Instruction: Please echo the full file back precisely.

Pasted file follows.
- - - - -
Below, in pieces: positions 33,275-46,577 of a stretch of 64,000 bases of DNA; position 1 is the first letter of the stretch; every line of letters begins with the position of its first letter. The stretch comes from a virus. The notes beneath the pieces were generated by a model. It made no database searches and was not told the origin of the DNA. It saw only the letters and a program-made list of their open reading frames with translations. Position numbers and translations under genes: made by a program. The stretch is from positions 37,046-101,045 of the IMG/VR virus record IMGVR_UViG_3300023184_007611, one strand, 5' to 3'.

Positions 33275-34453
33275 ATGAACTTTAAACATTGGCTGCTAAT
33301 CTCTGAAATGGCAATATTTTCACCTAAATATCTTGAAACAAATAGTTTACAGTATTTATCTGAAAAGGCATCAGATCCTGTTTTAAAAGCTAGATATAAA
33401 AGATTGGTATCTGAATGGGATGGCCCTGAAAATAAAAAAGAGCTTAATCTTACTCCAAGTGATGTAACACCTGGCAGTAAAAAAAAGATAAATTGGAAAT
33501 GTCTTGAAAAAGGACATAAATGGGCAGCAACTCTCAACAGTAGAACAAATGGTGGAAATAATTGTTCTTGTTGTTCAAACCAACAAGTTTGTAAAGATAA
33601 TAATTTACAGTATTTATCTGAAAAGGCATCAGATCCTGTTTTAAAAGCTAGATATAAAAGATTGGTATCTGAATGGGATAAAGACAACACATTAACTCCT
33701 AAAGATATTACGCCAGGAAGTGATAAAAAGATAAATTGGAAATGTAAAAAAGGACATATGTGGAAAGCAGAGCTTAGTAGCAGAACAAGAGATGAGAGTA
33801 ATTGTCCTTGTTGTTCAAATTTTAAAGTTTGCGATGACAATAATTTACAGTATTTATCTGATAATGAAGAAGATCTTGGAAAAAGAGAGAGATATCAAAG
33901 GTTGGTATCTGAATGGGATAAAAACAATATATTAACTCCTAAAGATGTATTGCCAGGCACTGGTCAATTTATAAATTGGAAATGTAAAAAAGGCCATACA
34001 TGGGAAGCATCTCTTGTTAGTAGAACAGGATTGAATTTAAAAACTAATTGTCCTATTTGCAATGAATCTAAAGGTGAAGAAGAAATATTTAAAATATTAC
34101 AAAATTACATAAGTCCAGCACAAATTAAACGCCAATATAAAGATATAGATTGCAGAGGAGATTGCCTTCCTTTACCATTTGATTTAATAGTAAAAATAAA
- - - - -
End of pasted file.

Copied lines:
Below, in pieces: positions 33,275-46,577 of a stretch of 64,000 bases of DNA; position 1 is the first letter of the stretch; every line of letters begins with the position of its first letter. The stretch comes from a virus. The notes beneath the pieces were generated by a model. It made no database searches and was not told the origin of the DNA. It saw only the letters and a program-made list of their open reading frames with translations. Position numbers and translations under genes: made by a program. The stretch is from positions 37,046-101,045 of the IMG/VR virus record IMGVR_UViG_3300023184_007611, one strand, 5' to 3'.

Positions 33275-34453
33275 ATGAACTTTAAACATTGGCTGCTAAT
33301 CTCTGAAATGGCAATATTTTCACCTAAATATCTTGAAACAAATAGTTTACAGTATTTATCTGAAAAGGCATCAGATCCTGTTTTAAAAGCTAGATATAAA
33401 AGATTGGTATCTGAATGGGATGGCCCTGAAAATAAAAAAGAGCTTAATCTTACTCCAAGTGATGTAACACCTGGCAGTAAAAAAAAGATAAATTGGAAAT
33501 GTCTTGAAAAAGGACATAAATGGGCAGCAACTCTCAACAGTAGAACAAATGGTGGAAATAATTGTTCTTGTTGTTCAAACCAACAAGTTTGTAAAGATAA
33601 TAATTTACAGTATTTATCTGAAAAGGCATCAGATCCTGTTTTAAAAGCTAGATATAAAAGATTGGTATCTGAATGGGATAAAGACAACACATTAACTCCT
33701 AAAGATATTACGCCAGGAAGTGATAAAAAGATAAATTGGAAATGTAAAAAAGGACATATGTGGAAAGCAGAGCTTAGTAGCAGAACAAGAGATGAGAGTA
33801 ATTGTCCTTGTTGTTCAAATTTTAAAGTTTGCGATGACAATAATTTACAGTATTTATCTGATAATGAAGAAGATCTTGGAAAAAGAGAGAGATATCAAAG
33901 GTTGGTATCTGAATGGGATAAAAACAATATATTAACTCCTAAAGATGTATTGCCAGGCACTGGTCAATTTATAAATTGGAAATGTAAAAAAGGCCATACA
34001 TGGGAAGCATCTCTTGTTAGTAGAACAGGATTGAATTTAAAAACTAATTGTCCTATTTGCAATGAATCTAAAGGTGAAGAAGAAATATTTAAAATATTAC
34101 AAAATTACATAAGTCCAGCACAAATTAAACGCCAATATAAAGATATAGATTGCAGAGGAGATTGCCTTCCTTTACCATTTGATTTAATAGTAAAAATAAA